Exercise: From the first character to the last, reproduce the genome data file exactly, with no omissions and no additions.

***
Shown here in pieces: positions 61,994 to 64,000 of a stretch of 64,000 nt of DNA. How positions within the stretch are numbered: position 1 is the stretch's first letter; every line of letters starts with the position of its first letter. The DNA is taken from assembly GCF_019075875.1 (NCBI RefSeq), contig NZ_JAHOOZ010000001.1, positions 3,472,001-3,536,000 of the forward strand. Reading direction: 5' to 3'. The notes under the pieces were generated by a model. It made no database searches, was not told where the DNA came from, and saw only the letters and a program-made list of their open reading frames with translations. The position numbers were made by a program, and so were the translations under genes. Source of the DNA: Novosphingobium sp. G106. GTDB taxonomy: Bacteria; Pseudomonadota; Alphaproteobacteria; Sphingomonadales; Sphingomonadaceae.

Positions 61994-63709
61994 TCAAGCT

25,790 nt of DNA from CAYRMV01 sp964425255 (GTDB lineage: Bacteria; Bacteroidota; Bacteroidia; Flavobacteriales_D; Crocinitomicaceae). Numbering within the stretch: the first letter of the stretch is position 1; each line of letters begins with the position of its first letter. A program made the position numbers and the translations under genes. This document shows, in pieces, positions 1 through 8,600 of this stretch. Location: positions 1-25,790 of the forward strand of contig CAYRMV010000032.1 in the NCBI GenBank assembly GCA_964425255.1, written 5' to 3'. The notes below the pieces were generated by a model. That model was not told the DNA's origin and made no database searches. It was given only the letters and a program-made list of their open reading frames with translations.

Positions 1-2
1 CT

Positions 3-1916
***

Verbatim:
Shown here in pieces: positions 61,994 to 64,000 of a stretch of 64,000 nt of DNA. How positions within the stretch are numbered: position 1 is the stretch's first letter; every line of letters starts with the position of its first letter. The DNA is taken from assembly GCF_019075875.1 (NCBI RefSeq), contig NZ_JAHOOZ010000001.1, positions 3,472,001-3,536,000 of the forward strand. Reading direction: 5' to 3'. The notes under the pieces were generated by a model. It made no database searches, was not told where the DNA came from, and saw only the letters and a program-made list of their open reading frames with translations. The position numbers were made by a program, and so were the translations under genes. Source of the DNA: Novosphingobium sp. G106. GTDB taxonomy: Bacteria; Pseudomonadota; Alphaproteobacteria; Sphingomonadales; Sphingomonadaceae.

Positions 61994-63709
61994 TCAAGCT

25,790 nt of DNA from CAYRMV01 sp964425255 (GTDB lineage: Bacteria; Bacteroidota; Bacteroidia; Flavobacteriales_D; Crocinitomicaceae). Numbering within the stretch: the first letter of the stretch is position 1; each line of letters begins with the position of its first letter. A program made the position numbers and the translations under genes. This document shows, in pieces, positions 1 through 8,600 of this stretch. Location: positions 1-25,790 of the forward strand of contig CAYRMV010000032.1 in the NCBI GenBank assembly GCA_964425255.1, written 5' to 3'. The notes below the pieces were generated by a model. That model was not told the DNA's origin and made no database searches. It was given only the letters and a program-made list of their open reading frames with translations.

Positions 1-2
1 CT

Positions 3-1916